You can see a different view of these falls in portrait orientation here, if you’d like.

Carolina Dreamin’   9 comments


Carolina Dreamin'

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This image is decidedly not in the ‘rurex’ category. Interesting how we can go from “Elbow Grease” to this.

This was from a Real Estate shoot I did for an associate a while ago. It’s always nice to wander freely around a place like this… not nearly as many weeds and bugs as some locations I’ve been to. Actually, it was so nice that I decided to have a bit of lunch on the dock while the camera was firing off the brackets.

Life is good in a place like this.

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Limmer’s Workbench   9 comments


Limmer's Workbench

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The main workbench at Limmer & Sons Custom Boots in Intervale, New Hampshire.

You might recall this location from other images, “The Bootmaker”, “They Never Call”, and “Consigned”, among others. Let’s suggest that it’s a target-rich environment for an HDR photographer.

When talking to Pete Limmer last fall, he had mentioned that some of those earlier pictures were “very detailed.” I never really found out if that was a good thing, or not, but for this image I thought I’d hedge my bets by presenting a more realistic, less ‘hyper’ image. In fact, I had processed this scene some time ago and kept it on file, but when I opened it up for review, it was sort of an assault on the eyes. So, I reprocessed it completely to come up with this version.

I’m planning to create a new video tutorial soon, titled something like, “Why Photomatix Pro alone isn’t enough.” Often, when trying to come up with a realistic-looking HDR image, Photomatix falls short for me — I find that the output can often be soft. Other programs such as HDR Expose (from Unified Color) or ImageFuser tend to be better choices, although I almost always wind up blending in some Photomatix versions before doing more detailed processing. For this version, I started with the output from HDR Expose, adjusted it using 32-Float, and then layered in a Photomatix tonemap at 24% Normal and a Shadowmap at 22% Hard Light as a base before setting about with other adjustments (brightness, skew, de-fringe, etc.) and filter techniques (Nik Color Efex Pro.)

In the end, I think it created a balance between the high-detail of a very complicated environment, along with a good dose of realism. I also really appreciate Peter and Ken letting me into the back of the shop during working hours to capture this unique scene.

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Mom Told Me to Freeze   11 comments


Mom Told Me to Freeze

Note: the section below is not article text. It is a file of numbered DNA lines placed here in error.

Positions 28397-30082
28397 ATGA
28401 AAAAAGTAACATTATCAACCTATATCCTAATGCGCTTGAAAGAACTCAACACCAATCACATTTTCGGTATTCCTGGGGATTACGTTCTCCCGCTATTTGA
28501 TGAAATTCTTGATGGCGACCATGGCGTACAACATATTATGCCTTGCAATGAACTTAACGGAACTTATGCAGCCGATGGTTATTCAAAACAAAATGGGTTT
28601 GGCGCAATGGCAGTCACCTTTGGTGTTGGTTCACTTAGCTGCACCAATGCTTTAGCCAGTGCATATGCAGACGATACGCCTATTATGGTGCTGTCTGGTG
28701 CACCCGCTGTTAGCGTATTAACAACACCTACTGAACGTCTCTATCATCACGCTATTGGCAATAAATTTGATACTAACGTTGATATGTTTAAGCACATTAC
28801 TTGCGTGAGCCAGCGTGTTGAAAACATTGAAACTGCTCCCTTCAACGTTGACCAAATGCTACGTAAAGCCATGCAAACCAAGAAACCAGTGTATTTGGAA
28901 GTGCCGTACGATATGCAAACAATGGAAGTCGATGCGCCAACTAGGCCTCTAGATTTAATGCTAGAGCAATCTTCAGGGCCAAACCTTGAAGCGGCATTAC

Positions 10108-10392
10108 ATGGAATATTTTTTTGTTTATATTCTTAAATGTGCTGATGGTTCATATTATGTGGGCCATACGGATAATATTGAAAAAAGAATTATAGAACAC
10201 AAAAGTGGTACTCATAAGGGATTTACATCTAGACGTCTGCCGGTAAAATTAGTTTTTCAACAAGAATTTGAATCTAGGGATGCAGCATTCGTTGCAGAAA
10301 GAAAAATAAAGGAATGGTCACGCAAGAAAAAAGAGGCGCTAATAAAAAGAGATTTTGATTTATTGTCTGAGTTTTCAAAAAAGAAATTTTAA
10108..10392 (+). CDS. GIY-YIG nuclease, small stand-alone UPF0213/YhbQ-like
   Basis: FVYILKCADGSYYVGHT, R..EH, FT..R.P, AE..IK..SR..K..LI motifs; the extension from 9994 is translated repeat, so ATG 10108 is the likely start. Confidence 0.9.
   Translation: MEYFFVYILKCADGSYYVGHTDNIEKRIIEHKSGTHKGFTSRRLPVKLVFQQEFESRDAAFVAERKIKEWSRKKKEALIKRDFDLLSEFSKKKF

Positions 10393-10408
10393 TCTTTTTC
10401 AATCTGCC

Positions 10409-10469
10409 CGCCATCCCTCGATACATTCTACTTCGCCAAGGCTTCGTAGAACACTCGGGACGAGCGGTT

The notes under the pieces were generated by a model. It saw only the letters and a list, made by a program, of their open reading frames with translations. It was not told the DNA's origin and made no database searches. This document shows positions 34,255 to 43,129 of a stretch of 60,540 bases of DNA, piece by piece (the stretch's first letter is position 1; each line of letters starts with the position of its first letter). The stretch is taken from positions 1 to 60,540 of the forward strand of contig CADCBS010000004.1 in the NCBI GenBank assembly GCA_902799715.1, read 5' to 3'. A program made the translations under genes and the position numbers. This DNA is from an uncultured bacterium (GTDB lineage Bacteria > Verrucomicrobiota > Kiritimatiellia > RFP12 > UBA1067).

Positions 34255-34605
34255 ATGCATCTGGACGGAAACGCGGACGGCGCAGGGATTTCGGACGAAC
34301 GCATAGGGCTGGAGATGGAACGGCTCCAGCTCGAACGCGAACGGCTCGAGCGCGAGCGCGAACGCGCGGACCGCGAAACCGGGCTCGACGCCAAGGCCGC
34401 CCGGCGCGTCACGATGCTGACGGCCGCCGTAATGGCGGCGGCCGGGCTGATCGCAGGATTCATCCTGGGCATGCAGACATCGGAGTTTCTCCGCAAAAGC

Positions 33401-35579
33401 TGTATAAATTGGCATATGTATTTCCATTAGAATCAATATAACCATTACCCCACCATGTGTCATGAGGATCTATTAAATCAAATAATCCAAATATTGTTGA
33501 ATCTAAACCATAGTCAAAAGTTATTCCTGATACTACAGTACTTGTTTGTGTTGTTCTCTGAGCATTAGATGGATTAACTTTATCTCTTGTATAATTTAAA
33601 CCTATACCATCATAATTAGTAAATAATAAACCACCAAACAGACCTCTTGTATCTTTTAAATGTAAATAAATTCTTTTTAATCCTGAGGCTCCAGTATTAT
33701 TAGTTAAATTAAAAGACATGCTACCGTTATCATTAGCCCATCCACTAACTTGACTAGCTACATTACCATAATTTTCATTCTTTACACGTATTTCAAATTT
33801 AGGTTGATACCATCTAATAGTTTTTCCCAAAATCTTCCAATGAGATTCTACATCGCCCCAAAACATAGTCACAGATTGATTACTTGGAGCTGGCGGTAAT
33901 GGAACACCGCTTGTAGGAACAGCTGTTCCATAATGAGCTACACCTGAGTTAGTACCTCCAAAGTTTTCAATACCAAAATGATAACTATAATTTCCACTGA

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Each spring, we become aware of at least one momma rabbit who sets up her den somewhere in the yard. It’s predictable that at some point, we’ll see one if not several young bunnies exploring the new, glorious, nutrient-rich environment that we call “garden.”

This year has been better than previous years. We know of only one young’n – this one – and he seems perfectly content to munch on what’s left of our field of crimson clover. So far, he has bypassed all the good, human stuff.

Like the Carolina anoles, under the right circumstances a bunny can present a great photo op, as they freeze perfectly still when confronted with danger. In this case the danger was in the form of some big, two-legged galoot with a 300mm lens. While shooting, I told him that we have to learn to coexist for our mutual benefit.

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Grandfather’s Legacy   14 comments


Grandfather's Legacy

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We recently had the pleasure of spending a day with Jeff, a new friend who builds the most amazing birdhouses out of timber and tin recovered from old barns, sheds, and smoke houses. Wandering about his rural property while chatting and taking photos, we got a better sense of his artistic inclinations. We already knew that he loved each of his birdhouse creations. What we discovered was that he seemed to be on a mission to repurpose old buildings, giving them a second life by saving them from inexorably melting into the landscape.

At his property, a quiet place dotted with sheds, cabins, and workshops, I noticed an irresistible old tractor peeking out from an open shed. As we had other places to visit, we had almost passed this by. It turned out that the tractor was more important than we knew…

The tractor is a ’55 Allis Chalmers B. Jeff’s wife’s grandfather owned it and used it to work his garden. He was a farmer for much of his life and he loved his tractor. Grandfather is now gone, but the tractor is being maintained almost as a monument to his memory, perhaps one of the last tangible reminders of the man who used it to till the land.

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From Flare to Eternity   11 comments


From Flare to Eternity

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I’ve always wanted to catch some good sun flares, but it’s not always the easiest thing to do. It seemed I never could get it quite right.

Driven by the influence and tutorial of a master of sun flares, Dave DiCello, I took some extra time on a client shoot to catch this morning scene. If it weren’t for Dave’s support, I likely wouldn’t have posted this at all, but there you have it. Thanks, Dave!

HDR from 11 exposures (give or take) at +/-1EV, f/22, 17mm, ISO 100